Taken for a ride
One writer reconsiders his animosity toward bikes
“Coming up on your right, please.”
“On your right.”
Begrudgingly, and fully annoyed now, I moved over to sidewalk’s edge to let the offending bicyclist pass.
“You know,” I snapped at the miscreant, “it’s illegal to ride bikes on sidewalks. They’re for pedestrians only.”
The young man dismounted just ahead, his pained expression indicating he’d heard this before. “Look,” he replied gently as he locked his bike to a pole, “we’re all just trying to get along here.”
Terrific. Apparently, I’d nearly been biked by a two-wheeling Rodney King.
“Besides,” he continued calmly, “it’s not illegal. You can look it up in city code.”
Man, what’s with people, anyway? First the guy plays dirty by citing facts, then proves a total jerk by being all polite about it.
But—was he right?
Normally, I avoid police contact at all costs. (’Cept when they insist; it’s that guns-drawn part I really hate.) Making exceptions in matters of great sociological import, however, I called Sac PD: What is the city ordinance on this?
Answer: In Sacramento, bike riding on the sidewalk is illegal in a business zone, legal in a residential zone.
It was nice learning our civic leaders had really thought this through. Nonetheless, my offender had been nailed: We’d been in a business district during our little encounter, so he was wrong. Take that, Mr. Kumbaya!
It’s not that his point about living in communal harmony isn’t valid; it completely is. A huge problem in today’s America is rampant divisiveness. Since accord at the top appears fantasy, it behooves all of us to promote synchronicity at the street level.
But here’s the problem: I don’t like bicyclists (in case this was unclear). For one thing, I live and work in downtown Sacramento, so I walk a lot. This means I almost get hit by bicyclists a lot. OK, so not a lot. Often. OK, so not often, either. But, seriously, a couple of times I almost have been flattened by riders flying down the sidewalk, oblivious in their anti-social cyclepathic way that a pedestrian (like me) might audaciously be walking around a corner, unaware of the dual-wheeled death machine bearing down at that moment at breakneck (like mine) speed. (It’s always the ding ding you don’t hear that gets you.)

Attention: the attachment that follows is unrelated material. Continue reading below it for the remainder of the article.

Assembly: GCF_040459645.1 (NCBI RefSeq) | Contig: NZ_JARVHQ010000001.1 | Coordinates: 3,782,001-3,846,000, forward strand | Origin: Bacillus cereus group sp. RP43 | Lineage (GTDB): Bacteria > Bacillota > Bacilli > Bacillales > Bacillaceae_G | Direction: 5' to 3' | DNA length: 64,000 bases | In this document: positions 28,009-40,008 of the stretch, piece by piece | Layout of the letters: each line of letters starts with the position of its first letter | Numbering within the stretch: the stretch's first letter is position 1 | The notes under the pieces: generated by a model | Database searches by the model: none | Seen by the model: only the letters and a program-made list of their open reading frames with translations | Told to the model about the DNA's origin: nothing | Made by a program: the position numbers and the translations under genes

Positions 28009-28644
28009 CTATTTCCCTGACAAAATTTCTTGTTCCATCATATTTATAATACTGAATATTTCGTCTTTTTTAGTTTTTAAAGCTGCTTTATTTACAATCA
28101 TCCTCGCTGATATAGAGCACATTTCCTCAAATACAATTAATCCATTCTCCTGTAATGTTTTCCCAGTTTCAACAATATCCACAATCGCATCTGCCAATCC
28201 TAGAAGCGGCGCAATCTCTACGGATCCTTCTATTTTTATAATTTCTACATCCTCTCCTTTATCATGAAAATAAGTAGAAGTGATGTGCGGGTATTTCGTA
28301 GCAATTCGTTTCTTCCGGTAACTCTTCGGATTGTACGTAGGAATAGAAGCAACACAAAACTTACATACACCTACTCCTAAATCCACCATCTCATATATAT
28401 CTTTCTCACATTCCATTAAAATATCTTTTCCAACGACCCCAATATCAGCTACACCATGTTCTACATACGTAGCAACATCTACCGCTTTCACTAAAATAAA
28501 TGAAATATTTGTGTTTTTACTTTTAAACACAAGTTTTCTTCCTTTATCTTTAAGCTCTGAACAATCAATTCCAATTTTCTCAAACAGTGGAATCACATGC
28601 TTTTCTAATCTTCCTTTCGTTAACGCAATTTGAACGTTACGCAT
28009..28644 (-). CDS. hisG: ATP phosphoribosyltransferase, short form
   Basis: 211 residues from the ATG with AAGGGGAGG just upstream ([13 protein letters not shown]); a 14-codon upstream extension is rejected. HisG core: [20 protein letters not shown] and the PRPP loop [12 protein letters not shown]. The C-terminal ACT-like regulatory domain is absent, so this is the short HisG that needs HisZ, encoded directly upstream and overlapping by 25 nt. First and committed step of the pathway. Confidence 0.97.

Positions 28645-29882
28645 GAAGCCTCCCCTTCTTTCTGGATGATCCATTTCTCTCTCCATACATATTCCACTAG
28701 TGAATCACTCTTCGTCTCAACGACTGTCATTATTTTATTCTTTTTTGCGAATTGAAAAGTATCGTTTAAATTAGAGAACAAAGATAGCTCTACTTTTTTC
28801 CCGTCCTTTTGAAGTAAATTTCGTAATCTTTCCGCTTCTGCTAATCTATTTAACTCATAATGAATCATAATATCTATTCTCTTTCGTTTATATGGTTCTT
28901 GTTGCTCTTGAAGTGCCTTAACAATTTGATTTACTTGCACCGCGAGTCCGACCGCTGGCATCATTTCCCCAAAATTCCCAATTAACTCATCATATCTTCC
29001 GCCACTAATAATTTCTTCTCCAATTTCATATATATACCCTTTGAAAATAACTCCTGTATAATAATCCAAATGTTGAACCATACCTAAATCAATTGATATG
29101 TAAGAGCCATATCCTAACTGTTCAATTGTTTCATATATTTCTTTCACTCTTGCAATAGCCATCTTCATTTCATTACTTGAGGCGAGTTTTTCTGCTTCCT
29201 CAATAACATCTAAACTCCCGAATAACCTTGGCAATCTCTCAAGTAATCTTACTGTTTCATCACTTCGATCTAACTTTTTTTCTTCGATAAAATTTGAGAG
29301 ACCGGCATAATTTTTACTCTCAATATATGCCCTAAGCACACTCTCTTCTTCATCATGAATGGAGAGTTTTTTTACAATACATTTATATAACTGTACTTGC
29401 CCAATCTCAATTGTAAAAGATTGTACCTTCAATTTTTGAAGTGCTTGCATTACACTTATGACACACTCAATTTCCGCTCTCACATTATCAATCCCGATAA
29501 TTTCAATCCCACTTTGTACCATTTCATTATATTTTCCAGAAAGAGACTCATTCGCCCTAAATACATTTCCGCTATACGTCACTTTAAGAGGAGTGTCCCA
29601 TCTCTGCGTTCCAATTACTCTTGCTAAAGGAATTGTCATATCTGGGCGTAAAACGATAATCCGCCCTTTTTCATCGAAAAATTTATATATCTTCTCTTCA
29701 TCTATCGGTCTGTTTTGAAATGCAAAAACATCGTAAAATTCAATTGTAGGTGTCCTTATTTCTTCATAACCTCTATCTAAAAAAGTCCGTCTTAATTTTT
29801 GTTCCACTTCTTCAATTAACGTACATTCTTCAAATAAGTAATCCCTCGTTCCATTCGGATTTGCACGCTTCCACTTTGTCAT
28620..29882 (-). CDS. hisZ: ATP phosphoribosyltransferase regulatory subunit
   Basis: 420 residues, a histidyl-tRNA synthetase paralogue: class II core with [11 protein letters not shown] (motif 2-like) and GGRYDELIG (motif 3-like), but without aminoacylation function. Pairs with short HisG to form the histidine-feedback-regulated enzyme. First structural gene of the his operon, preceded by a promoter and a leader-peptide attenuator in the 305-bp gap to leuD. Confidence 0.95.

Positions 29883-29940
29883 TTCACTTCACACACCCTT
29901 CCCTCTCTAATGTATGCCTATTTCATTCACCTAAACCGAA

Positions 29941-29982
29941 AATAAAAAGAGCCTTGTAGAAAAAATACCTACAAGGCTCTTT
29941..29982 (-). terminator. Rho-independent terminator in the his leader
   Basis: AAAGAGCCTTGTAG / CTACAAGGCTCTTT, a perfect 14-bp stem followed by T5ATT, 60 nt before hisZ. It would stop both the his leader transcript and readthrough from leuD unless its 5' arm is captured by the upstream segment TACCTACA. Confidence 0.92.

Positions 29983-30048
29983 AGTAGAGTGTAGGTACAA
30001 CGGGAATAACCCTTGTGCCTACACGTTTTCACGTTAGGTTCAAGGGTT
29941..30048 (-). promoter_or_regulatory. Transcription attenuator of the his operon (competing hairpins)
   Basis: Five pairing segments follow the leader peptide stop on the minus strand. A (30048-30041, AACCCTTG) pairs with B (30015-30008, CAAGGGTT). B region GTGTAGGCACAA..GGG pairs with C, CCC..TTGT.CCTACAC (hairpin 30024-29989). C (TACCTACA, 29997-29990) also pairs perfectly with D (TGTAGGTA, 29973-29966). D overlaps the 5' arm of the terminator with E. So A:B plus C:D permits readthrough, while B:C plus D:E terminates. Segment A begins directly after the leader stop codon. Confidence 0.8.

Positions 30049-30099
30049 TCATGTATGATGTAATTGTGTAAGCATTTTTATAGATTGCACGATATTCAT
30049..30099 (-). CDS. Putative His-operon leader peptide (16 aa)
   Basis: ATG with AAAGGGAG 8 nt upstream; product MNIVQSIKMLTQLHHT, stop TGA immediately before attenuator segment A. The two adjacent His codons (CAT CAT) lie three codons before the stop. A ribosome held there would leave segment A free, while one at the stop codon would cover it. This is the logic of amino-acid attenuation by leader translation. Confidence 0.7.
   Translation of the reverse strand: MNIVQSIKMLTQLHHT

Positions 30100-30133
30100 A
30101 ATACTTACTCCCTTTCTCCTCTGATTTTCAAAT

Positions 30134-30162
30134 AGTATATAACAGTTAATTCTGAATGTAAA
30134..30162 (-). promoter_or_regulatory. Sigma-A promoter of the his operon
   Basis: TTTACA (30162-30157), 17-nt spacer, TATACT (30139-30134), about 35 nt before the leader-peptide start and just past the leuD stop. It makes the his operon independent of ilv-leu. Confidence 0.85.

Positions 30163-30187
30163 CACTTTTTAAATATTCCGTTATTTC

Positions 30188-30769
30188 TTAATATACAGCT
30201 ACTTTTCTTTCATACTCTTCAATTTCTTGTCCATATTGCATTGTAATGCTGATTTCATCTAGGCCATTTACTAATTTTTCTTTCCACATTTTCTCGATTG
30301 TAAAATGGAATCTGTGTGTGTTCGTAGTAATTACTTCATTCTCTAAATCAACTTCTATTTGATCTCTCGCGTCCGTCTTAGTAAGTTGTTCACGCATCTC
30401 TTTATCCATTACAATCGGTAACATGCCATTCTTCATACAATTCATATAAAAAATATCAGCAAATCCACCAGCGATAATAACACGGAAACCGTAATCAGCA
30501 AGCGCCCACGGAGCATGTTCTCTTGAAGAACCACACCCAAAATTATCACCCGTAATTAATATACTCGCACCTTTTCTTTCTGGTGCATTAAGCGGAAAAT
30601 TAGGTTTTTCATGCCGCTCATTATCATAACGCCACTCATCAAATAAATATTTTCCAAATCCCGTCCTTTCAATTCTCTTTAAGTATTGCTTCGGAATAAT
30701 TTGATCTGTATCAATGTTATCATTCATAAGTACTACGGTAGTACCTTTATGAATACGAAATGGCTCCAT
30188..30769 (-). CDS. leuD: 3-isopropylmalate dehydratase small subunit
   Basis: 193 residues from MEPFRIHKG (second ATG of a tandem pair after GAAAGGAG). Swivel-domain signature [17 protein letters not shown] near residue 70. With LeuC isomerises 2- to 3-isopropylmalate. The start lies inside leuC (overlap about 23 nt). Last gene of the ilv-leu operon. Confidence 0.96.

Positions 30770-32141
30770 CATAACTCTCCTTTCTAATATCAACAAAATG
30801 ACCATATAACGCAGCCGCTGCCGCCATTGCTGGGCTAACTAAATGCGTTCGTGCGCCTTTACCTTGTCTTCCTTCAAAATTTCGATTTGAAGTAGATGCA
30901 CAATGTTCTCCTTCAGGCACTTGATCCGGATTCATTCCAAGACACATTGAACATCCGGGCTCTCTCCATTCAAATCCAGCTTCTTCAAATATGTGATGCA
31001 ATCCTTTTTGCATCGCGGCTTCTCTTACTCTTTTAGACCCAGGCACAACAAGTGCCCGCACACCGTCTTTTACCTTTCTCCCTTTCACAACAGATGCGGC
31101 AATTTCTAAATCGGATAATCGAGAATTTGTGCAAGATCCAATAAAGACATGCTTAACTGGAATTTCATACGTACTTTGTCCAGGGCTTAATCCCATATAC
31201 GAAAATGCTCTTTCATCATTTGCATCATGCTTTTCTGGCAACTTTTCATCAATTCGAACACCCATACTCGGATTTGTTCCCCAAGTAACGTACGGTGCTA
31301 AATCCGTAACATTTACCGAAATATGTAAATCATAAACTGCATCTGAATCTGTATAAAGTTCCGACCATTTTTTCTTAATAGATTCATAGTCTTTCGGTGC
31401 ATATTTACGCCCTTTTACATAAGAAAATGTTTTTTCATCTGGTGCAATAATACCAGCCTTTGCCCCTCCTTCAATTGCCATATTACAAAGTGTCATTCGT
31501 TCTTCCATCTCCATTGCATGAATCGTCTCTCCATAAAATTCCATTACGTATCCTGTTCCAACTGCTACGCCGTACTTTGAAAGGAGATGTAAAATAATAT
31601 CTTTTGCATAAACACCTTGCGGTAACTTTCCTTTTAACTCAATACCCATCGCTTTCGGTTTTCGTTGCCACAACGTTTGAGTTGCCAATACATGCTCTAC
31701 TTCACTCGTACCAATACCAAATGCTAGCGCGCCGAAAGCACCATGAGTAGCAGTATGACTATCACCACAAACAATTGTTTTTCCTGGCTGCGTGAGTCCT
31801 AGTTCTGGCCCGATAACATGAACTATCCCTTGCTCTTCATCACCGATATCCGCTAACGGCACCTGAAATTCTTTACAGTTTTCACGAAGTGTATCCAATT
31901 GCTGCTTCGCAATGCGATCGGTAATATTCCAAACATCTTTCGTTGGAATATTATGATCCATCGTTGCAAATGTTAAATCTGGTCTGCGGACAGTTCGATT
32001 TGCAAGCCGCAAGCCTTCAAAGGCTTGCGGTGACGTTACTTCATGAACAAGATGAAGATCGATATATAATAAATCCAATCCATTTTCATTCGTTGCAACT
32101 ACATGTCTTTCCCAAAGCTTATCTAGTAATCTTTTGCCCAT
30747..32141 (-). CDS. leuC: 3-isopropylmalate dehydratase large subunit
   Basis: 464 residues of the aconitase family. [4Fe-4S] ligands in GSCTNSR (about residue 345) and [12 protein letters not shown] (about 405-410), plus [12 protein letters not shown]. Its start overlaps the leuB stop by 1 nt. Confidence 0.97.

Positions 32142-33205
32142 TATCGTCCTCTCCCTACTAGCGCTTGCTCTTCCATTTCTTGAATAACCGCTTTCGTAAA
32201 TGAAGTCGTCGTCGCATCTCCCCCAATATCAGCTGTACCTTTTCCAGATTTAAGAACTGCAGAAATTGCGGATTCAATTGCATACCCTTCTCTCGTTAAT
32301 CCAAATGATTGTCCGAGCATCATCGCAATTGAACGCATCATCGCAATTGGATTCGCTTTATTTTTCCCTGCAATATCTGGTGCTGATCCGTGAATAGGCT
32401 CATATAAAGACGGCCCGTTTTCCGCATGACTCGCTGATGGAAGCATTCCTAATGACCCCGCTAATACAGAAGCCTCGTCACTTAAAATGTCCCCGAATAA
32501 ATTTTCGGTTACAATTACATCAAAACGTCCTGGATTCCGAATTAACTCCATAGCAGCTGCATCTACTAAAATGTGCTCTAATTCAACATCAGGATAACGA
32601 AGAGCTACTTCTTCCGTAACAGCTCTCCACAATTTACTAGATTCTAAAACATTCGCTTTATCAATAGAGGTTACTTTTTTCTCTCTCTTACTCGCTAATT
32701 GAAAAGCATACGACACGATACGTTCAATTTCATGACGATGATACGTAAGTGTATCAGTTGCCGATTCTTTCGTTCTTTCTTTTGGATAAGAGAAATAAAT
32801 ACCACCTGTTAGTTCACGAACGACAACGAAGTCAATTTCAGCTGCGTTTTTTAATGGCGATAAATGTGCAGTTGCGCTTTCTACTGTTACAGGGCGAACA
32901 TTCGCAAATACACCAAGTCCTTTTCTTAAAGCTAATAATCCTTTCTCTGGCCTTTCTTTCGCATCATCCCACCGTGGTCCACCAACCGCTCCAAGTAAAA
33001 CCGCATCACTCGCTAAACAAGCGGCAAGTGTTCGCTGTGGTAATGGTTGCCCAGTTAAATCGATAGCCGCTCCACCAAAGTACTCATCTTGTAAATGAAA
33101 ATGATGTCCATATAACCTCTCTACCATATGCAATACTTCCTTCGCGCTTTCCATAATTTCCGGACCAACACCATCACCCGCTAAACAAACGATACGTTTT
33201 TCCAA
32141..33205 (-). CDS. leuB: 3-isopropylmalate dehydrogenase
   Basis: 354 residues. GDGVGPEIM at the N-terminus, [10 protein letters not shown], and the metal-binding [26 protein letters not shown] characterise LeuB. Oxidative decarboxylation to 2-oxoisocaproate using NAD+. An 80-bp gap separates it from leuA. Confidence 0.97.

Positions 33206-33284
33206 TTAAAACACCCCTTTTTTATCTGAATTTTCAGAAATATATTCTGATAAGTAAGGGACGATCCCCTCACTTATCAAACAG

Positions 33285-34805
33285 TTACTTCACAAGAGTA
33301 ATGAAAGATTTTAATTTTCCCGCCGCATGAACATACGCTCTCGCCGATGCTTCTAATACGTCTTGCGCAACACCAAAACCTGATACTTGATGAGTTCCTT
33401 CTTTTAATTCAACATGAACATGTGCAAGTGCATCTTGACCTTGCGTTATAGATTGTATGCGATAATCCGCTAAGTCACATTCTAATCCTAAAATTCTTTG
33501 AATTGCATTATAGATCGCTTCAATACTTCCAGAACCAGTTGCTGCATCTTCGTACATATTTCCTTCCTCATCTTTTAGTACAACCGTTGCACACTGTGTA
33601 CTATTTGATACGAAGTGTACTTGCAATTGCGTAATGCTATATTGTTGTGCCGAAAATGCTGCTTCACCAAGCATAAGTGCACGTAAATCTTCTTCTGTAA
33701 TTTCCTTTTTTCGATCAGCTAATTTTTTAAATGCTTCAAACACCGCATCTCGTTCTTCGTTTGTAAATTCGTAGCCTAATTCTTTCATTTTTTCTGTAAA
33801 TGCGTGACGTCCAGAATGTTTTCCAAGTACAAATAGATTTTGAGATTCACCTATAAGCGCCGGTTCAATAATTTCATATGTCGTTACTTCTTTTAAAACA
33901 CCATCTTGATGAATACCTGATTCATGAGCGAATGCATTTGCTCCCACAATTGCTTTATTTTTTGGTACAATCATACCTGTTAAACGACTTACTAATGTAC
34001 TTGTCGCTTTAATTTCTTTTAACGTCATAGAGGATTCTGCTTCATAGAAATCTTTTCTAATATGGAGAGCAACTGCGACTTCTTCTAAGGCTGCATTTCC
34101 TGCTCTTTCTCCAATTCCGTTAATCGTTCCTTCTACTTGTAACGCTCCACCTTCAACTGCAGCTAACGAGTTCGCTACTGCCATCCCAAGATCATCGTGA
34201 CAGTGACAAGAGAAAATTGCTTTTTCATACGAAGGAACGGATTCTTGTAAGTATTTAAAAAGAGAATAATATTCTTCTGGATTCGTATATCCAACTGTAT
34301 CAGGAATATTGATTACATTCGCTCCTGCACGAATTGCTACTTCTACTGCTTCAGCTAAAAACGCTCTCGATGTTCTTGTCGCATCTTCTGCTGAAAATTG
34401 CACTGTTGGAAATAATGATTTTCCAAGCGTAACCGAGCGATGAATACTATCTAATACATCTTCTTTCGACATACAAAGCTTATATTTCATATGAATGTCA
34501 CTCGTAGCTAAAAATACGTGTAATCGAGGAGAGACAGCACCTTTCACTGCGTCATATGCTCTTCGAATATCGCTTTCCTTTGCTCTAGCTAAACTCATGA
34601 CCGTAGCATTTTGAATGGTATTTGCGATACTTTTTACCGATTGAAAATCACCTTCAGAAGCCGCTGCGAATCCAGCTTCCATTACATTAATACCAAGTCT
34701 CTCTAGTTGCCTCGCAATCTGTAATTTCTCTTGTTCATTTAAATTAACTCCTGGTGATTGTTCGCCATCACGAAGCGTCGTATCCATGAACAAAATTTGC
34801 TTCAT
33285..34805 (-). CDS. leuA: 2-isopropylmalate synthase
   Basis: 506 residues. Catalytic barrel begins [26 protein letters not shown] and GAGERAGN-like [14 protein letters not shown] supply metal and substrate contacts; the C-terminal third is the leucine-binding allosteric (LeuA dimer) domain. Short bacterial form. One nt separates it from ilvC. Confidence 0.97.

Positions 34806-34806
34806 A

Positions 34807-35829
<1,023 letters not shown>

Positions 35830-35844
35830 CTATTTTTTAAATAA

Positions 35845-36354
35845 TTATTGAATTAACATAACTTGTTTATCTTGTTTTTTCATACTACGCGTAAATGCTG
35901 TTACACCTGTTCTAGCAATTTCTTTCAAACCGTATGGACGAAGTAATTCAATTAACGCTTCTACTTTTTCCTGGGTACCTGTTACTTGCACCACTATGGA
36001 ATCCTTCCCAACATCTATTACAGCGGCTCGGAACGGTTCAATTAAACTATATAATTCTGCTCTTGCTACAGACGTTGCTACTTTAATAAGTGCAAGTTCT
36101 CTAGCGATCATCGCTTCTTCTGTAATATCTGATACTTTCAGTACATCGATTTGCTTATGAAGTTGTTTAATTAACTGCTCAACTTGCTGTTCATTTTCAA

More bike gripes: Cyclists disregard rules. They blow red lights, ignore stop signs, ride the wrong way, etc. And we all know what happens when rules aren’t followed: That’s right, society breaks down. Let your imagination run wild for a second and envision what the world might look like if, oh, let’s say, financial institutions did whatever they wanted. (I know it’s hard, but try.)
Then there are the wack outfits. I’m sorry, but in those skintight uniforms, bicyclists look like giant banana slugs splashed with tutti-frutti tattoos. And those helmets! Who designed those spiky things anyway, the alien from Alien? At last, the creature gets its revenge.
So, yeah, I’d like us to all get along, too. But given my entrenched bike-ism, how?
Enter my girlfriend. She’s had a bike forever. I want you to know I’ve never held this against her. Then again, she’s never run me over. (Yet.) For years, she’s urged me to come join her.
Hmph. You know what I hate more than bicyclists? Hypocrisy. That’s right—especially mine. Guess who has a bike now? Yes, on a whim, I bought an ancient one-speed recently. A “cruiser,” I think they call it. (Back in my day, we had our own special name for one, too: We called it a “bicycle.”) My moral decay was instant. Already, I’ve biked through stop signs, ridden against traffic and, yes, on sidewalks. In business zones. (I in no way endorse my own actions.)
The worst part? I like my bike. I like the freedom, I like the convenience, I like not using gas, I like seeing the town from a whole new perspective, I like the air in my face, I like feeling like a kid again. I like all of it. So now what do I have to say?
“Coming up on your right, please.” (Hey, can’t we all just get along?)